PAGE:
How to build the right marketing technology stack for your business
It's now a lot more common to talk about choosing 'martech stacks' and rightly so, given the impact that technology, data and insight can have on marketing today. The popularity of the concept of a martech stack has grown out of the categorisation of marketing technology based on Scott Brinker’s Martech landscape and others such as our Digital Tools wheel.
Businesses have always considered their portfolio of business IT applications for operations such as finance, logistics and marketing, but traditionally, they have been controlled by IT teams who have managed a limited number of ‘enterprise resource planning’ systems such as SAP. With the growth in cloud based SaaS, it has become far easier for individual departments and, in particular, marketing, who need to manage many digital marketing channels like search and social media marketing, to deploy their own solutions.
As businesses have deployed more martech services, the need to manage and integrate them has been highlighted. Many companies simply select individual marketing technologies to meet immediate operational needs of managing their marketing. This can quickly lead to a proliferation of tech within a company which gives these potential ‘Martech sins’, almost all giving rise to a lack of integration. Potential, common problems include:
1. No long-term plan for martech.
A haphazard approach of implementing different tools for different functions known as ‘Random Acts of Technology’, RAT.
2. Insufficient rigour when evaluating martech.
To select the most suitable technology requires the time for a structured review by someone who is experienced in IT or software selection and business case development. If the time or skills aren’t available for this, then the strength of the vendors claims may sway the decision without sufficient trial of solutions on operational processes.
3. Technology solutions from different vendors aren’t integrated.
With multiple tools, data silos can develop where you can’t extract or combine data from different applications without manual export processes.
4. Data is inconsistent.
A single customer view or ‘360 degree view of the customer’ is an aspiration for most businesses, but the reality is often that data in different analysis systems will report different values, so there is no ‘single version of the truth’. 1 Luma Partners: Lumascapes covering digital marketing and advertising technology. Marketing Technology Selection Guide.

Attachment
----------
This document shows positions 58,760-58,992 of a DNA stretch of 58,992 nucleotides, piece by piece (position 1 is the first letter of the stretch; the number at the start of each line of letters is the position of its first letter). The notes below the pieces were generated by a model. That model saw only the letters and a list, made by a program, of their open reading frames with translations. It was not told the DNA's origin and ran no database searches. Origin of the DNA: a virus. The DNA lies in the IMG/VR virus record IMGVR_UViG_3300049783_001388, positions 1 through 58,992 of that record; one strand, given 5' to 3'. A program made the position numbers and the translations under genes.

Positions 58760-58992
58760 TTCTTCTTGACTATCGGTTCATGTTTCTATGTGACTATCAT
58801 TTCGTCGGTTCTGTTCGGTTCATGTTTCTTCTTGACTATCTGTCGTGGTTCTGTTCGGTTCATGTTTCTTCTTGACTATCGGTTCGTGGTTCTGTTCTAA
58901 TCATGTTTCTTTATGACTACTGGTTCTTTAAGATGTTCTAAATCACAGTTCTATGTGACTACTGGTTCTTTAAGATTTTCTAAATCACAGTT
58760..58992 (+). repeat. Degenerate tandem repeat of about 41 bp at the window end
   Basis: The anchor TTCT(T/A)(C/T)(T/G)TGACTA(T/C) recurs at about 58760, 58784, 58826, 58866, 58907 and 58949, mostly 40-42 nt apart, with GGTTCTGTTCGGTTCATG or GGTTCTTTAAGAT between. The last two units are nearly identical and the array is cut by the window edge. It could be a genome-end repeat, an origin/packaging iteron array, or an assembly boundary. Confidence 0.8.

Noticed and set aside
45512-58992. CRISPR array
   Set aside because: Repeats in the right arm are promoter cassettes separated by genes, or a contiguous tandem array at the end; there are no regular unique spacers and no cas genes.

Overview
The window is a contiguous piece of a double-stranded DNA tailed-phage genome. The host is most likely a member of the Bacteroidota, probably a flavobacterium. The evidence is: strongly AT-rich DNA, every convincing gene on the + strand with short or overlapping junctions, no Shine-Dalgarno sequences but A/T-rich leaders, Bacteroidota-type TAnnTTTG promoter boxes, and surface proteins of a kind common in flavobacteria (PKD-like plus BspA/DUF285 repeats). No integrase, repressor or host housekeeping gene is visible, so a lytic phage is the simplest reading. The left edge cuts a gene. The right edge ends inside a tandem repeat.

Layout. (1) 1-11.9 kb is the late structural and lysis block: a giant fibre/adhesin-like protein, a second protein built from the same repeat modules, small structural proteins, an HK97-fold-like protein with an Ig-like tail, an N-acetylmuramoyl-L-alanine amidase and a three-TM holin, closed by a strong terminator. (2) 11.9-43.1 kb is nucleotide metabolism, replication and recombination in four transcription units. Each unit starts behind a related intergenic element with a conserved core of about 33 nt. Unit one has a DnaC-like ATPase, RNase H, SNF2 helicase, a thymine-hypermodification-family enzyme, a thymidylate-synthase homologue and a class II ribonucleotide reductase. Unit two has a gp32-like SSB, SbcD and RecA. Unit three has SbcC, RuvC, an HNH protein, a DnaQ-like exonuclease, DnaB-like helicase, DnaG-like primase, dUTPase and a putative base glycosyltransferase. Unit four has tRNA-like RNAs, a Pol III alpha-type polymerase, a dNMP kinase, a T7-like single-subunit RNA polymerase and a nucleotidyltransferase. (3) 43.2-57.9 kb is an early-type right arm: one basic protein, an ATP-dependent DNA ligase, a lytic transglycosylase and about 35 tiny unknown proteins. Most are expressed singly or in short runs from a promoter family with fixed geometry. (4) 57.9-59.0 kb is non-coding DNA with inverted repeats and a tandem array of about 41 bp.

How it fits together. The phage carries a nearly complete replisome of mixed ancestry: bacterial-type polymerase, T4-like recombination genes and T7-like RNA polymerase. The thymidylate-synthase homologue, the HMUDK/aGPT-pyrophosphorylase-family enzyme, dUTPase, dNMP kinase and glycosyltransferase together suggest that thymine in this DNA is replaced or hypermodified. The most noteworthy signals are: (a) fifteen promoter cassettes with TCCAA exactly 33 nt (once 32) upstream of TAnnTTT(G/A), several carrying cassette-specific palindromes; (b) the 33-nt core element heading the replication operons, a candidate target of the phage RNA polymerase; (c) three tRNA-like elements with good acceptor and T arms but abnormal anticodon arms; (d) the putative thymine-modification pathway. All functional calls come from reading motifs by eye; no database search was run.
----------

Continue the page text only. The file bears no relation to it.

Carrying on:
5. Customer journeys can’t be tracked across channels.
6. Return on Marketing Technology isn’t reviewed.
We have mentioned that the business case for adoption isn’t sufficiently defined. The other side of this is that, the loop isn’t closed, so that post adoption, the effectiveness of martech in improving marketing operations and results isn’t considered. Often there are errors in deployment which can lead to inaccuracies in data quality which can hinder the performance of marketing.
7. Service performance or availability issues.
With any type of software, you are reliant on the quality shown by bugs from the developers which may cause it to fail. These issues also apply to cloud-based services, although they have the benefit that errors can potentially be removed and an updated patched to all users more rapidly than more traditional software where it needs to be installed. With cloud service, there are also challenges with server failure. Even the tech giants like Google and Facebook have suffered outages of hours. A smaller provider could potentially be offline for even longer.
The table below provides a more structured way of looking at these challenges with a suggestion of how these problems can be minimised.
To avoid these problems and others, all businesses should think through the best structure and components for their martech stack, even smaller businesses. The answer to ‘Why’ according to Penni Pickering, Marketing Manager at Gold-Vision CRM, writing for Smart Insights is: “Because you already have one!” She explains that without realising it, almost every business, no matter how small, will have some form of marketing technology stack. And it will naturally grow with your business. She says:
“If you don’t plan now, you are likely to end up with a tangle of disparate systems all churning out data – none of which you can combine and measure.you have a customer database, combined with a website and send emails you already have a stack. Add social platforms, analytics, a CMS, Display and Re-targeting ads, and a Marketing Automation platform and suddenly that is a LOT of technology and a lot of data”.
So avoid those martech sins and start planning you stack better.